Thursday, December 4, 2014

Healthy Sleep Habits, Happy Twins

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I am a huge fan of sleep. I would choose to sleep over pretty much anything else, given the choice. I am also a huge fan of my babies sleeping because that means downtime (and sleep!) for me! One thing I definitely wanted to make sure we had down by the time the boys were a few months old was healthy sleep habits. I am a member of an online message board community so that I can keep up to date on current baby topics and see what milestones the boys should be hitting along with other babies who are the same age - and I am always beyond shocked to see the number of parents who do not know what healthy sleep habits for theirs babies are.

Beyond shocked might be a bit of an understatement --- I frequently call Andy over to show him a post that goes something like this... "My 8 month old won't sleep for more than an hour at a time and we are still getting up 6-8 times a night to nurse! Help! Also, he doesn't go to sleep until 10 p.m. and he sleeps in a co-sleeper and my husband snores really loudly and everyone is a light sleeper!" These people usually also note that every time baby wakes up, they nurse him back to sleep and put him in a food coma, rock/shush/pat for 30 minutes and then by the time that whole process is done, baby is ready to wake up again! I just.can't.imagine.

Here are a few things I implemented early to make sure that we were on the right track as far as healthy sleep habits go. Bonus: If you instill these habits early enough, you may not have to resort to any sort of extreme sleep training, such as the cry-it-out or Ferber method which can be harsh on both baby and parents alike. SWEET!

1. Babies need an early bed time. WAY earlier than I initially thought. We start our bedtime routine at 7 p.m. and everyone (well, the babies...) is asleep by 7:30 p.m. This is even a bit later than recommended by most sleep coaches and experts but it's what works for our family. Keeping the boys up any later than that and we risk them becoming over-tired (read: not going to sleep easily and/or waking up throughout the night.)

2. Each baby goes in his crib. Every night. Every time. Forever. I cannot stress this one enough, although I know it is a very controversial topic - especially for those practicing attachment parenting. Yes, putting a 5 pound baby in a large, empty, cold crib by himself is sad and scary... but, for our babies at least, it was the best for them. They learned to sleep in their cribs alone from night one and they do not get to come to bed with us if they wake up in the middle of the night. This is where comfort objects come into play - Wubbanubs, swaddling, small stuffed animals or loveys. Anything baby can grab in the middle of the night for comfort that is size and age appropriate.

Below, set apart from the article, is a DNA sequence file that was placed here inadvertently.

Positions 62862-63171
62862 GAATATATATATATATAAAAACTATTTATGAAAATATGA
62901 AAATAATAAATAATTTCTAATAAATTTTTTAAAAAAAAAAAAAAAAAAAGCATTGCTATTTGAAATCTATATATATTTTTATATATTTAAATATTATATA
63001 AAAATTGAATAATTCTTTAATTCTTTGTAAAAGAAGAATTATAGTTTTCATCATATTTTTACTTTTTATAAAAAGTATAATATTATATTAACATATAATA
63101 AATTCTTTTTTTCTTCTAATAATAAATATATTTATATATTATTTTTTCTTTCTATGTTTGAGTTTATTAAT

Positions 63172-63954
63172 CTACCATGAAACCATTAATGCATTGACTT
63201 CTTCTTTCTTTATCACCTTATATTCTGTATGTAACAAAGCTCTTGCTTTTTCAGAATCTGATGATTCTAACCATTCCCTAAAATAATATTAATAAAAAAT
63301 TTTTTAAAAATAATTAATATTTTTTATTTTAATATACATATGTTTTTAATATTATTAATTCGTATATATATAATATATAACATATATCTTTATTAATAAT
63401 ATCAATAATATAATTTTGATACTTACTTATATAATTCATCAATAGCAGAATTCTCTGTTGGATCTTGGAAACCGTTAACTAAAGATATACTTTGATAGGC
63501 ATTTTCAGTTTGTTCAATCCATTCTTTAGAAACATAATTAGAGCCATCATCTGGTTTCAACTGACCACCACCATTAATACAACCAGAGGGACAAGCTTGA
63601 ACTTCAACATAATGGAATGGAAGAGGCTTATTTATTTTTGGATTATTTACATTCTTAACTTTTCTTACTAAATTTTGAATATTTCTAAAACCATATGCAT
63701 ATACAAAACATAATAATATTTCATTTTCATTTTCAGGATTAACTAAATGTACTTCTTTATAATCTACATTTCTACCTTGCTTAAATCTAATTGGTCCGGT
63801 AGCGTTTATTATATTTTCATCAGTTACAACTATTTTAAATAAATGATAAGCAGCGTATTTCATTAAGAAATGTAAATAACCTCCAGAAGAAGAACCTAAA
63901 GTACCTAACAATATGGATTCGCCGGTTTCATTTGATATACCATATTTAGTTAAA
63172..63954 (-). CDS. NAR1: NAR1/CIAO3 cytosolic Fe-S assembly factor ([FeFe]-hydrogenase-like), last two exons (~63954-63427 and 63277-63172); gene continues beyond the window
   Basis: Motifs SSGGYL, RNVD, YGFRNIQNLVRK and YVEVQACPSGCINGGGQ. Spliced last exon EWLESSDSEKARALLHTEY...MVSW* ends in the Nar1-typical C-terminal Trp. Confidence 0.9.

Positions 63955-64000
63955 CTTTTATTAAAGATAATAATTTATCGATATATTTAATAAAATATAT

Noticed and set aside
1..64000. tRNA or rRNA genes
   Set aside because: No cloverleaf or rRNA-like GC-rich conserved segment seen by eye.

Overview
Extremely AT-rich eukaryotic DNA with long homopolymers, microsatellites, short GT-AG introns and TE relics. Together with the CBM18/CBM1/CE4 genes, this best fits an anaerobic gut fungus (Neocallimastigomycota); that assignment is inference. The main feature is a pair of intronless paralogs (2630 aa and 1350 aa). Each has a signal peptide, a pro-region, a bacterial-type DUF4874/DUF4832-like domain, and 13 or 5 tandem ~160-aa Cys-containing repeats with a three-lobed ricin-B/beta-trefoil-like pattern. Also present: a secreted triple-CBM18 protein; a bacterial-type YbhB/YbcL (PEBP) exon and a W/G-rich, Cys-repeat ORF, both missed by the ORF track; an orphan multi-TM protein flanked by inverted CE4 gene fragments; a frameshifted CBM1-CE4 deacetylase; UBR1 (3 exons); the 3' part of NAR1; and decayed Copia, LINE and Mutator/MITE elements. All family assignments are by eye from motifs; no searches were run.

3. The crib goes in the nursery. Not in your room. Not in the living room while you sleep on the couch for the first year of your life. Not in the nursery BUT you have an air mattress in there and sleep right next to the crib at night. That's not healthy or comfortable for you (or your relationship with your husband, I'll go ahead and assume!) Babies tend to be light sleepers and mothers who have babies in the same room tend to be even more of a light sleeper. Happy, healthy, well-rested mom = happy, healthy baby.

4. Teach baby to fall asleep on his own. Nursing/feeding to sleep is tempting. Rocking a baby to sleep multiple times a night is just something new moms do. But after a few months, baby needs to learn to fall asleep on his own. Most infants cannot soothe themselves to sleep until after 4 months old, so you'll need to tough it out until then. Make sure you have a solid bedtime routine established. Bath, dry nighttime diaper (super important!), swaddling or sleep sack, white noise - all of those are sleep cues that let your baby know it is nighttime, not nap time!

One of the best tips I have heard is to always put your baby down drowsy, but awake. They will learn to fall asleep on their own. If they fall asleep eating, they will need to eat every time they wake up in order to go back to sleep. Same goes for pacifiers. A well rested baby wakes up super happy in the morning... the proof is in the smiles!

Do you have any questions about gentle sleep training methods for twins or trying to establish healthy sleep habits? I'm not an expert, but I do have 8 months of experience behind me now and would love to help you work through any questions you may have!

Disclaimer: I am not an expert or medical professional of any kind. AAP recommendations suggest that having baby's crib in the same room as mom/dad may help lower the risk of SIDS. My photos and experiences do not reflect practicing perfect AAP recommendations, but it is what works for our family. 


  1. Great post! I completely agree with your tips and am constantly amazed at my friends who have singletons that aren't "good sleepers". Sleep training is so important, thanks for the post.

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